The Sunday Mail
Zimbabwe should seriously consider diversifying its staple diet to include small grains to eliminate the likelihood of food shortages in future, the United Nations (UN) has said.
UN Special Rapporteur on the Right to Food Ms Hilal Elver told The Sunday Mail the country needs to urgently focus on drought-resistant crops as climate change takes its toll on production of the staple crop, maize.
“Maize monoculture is not going to survive in light of climate change. The Government has to do something in the future because climate change affects everyone. Drought has always been with us, but now, drought is becoming more severe,” she said.
“You, therefore, need to change the production system, the diet system, the agriculture system. It is an important political decision to change your current system, but in the long term, there is no other solution than to change. I know that it is a sensitive issue and it is a cultural issue, but in the long term, there needs to be more diversity.”
Countries such as Cuba, some parts of Malawi, Zambia, Senegal, she said, were gradually adapting to the new weather-induced reality.
The UN believes there is need for more research that could help craft a masterplan to diversify food production. At Agroecology School in Shashe Village, Masvingo, peasant farmers are reportedly producing a variety of food crops like grains, cereals, legumes, vegetables, fruit trees, medicinal plants, roots and livestock.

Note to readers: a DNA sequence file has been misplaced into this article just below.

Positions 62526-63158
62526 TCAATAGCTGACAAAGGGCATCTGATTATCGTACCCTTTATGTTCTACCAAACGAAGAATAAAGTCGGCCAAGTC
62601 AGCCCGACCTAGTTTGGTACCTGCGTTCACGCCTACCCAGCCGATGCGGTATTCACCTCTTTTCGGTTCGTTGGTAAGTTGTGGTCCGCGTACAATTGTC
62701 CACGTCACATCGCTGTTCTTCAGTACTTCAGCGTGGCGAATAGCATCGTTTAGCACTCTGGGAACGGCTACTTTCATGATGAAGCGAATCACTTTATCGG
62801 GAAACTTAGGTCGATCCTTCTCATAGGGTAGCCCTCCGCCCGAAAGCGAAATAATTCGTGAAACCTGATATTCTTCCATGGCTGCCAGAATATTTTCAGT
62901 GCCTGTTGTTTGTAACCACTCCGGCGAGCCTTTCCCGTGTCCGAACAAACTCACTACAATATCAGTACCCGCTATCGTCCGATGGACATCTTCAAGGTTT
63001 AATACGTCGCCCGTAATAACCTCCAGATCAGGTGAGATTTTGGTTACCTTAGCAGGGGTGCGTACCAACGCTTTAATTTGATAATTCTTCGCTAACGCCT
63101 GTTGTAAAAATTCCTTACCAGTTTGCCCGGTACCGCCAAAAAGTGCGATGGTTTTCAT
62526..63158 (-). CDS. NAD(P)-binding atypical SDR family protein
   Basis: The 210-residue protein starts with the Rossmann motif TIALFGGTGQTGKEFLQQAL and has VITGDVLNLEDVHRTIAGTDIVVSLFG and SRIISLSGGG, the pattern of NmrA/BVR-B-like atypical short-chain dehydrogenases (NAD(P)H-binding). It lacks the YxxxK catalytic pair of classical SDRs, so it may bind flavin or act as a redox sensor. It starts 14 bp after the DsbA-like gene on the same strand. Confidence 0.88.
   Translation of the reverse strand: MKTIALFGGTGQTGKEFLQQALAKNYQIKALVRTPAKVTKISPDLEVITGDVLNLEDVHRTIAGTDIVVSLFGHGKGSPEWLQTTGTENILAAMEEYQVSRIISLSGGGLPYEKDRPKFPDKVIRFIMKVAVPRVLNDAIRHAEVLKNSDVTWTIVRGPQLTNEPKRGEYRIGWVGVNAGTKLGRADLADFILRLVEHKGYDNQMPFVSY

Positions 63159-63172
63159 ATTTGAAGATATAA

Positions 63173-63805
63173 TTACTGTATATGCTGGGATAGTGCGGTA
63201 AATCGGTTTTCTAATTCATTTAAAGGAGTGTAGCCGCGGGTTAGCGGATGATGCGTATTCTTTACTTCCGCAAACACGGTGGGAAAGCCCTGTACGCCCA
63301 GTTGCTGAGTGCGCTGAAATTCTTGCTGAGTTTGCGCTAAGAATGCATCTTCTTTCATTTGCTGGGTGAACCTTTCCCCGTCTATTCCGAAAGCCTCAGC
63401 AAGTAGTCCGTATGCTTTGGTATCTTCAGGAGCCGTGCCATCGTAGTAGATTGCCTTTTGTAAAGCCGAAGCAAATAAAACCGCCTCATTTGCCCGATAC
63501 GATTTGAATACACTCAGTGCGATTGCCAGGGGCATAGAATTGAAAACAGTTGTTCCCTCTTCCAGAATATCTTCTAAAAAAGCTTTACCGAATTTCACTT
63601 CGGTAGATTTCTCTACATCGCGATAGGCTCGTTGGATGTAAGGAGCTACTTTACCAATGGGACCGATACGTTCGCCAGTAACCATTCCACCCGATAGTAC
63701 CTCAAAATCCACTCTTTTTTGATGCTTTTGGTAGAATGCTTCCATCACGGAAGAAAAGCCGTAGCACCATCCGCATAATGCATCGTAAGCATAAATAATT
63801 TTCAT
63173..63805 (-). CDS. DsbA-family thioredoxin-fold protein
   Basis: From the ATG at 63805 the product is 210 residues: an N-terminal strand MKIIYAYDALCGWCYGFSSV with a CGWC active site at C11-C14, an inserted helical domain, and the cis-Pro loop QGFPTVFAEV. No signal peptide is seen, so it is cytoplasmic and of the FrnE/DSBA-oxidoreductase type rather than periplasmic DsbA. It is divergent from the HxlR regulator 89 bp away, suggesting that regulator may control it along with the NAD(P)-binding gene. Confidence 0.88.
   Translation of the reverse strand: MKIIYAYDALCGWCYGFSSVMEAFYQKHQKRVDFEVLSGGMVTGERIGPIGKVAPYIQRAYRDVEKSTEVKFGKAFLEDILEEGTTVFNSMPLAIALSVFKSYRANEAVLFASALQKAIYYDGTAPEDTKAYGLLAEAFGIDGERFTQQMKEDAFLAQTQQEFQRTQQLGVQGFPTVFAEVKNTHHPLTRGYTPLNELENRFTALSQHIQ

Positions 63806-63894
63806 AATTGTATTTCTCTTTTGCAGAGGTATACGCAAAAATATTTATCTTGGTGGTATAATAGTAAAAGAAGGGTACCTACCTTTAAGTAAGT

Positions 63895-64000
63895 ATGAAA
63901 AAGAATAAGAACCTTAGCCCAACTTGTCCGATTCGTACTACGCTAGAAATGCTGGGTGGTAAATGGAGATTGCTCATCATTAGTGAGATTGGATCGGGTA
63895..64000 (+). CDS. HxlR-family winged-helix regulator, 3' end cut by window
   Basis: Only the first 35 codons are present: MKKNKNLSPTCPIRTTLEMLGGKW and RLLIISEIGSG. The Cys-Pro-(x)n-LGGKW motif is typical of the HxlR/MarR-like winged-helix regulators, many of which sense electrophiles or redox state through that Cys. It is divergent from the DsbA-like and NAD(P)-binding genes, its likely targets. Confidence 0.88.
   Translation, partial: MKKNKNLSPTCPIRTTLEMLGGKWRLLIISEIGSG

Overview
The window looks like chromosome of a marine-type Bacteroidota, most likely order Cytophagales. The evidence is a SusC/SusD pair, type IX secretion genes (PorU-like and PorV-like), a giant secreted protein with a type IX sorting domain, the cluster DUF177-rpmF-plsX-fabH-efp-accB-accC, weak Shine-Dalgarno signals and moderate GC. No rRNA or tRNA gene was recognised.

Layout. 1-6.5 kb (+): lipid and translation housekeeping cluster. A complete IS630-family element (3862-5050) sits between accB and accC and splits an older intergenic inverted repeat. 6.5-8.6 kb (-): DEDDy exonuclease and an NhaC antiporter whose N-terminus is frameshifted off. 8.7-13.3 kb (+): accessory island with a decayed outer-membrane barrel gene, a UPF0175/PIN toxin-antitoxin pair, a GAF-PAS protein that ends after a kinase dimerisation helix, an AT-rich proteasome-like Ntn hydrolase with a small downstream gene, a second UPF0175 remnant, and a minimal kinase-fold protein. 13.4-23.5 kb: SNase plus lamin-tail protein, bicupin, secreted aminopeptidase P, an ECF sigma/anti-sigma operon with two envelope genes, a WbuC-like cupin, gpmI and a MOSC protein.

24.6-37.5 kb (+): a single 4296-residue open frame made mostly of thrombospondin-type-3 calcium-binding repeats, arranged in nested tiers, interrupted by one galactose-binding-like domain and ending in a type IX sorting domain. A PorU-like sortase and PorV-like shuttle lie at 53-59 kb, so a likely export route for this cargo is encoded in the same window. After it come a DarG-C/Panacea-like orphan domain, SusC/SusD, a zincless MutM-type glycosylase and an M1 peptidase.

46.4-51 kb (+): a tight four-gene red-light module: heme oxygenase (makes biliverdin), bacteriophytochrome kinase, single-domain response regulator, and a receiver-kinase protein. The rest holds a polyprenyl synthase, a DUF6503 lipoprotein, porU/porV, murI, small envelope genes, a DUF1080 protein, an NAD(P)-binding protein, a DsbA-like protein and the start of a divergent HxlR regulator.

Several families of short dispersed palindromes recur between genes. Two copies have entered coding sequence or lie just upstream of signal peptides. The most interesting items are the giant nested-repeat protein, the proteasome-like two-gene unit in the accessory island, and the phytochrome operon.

Ms Elver said: “I also encourage the Government to initiate a master plan for a sustainable and nutrition-sensitive food production system, which will take into account the countries’ natural resources and climatic conditions with a view to diversifying the diet of its people.
“The Government should also elaborate a national agroecology and sustainable agriculture strategy, which could be based on the model of the Shashe Agroecology School, amongst others, and include good practices from donor countries and relevant international organisations such as World Food Programme and Food and Agriculture Organisation.”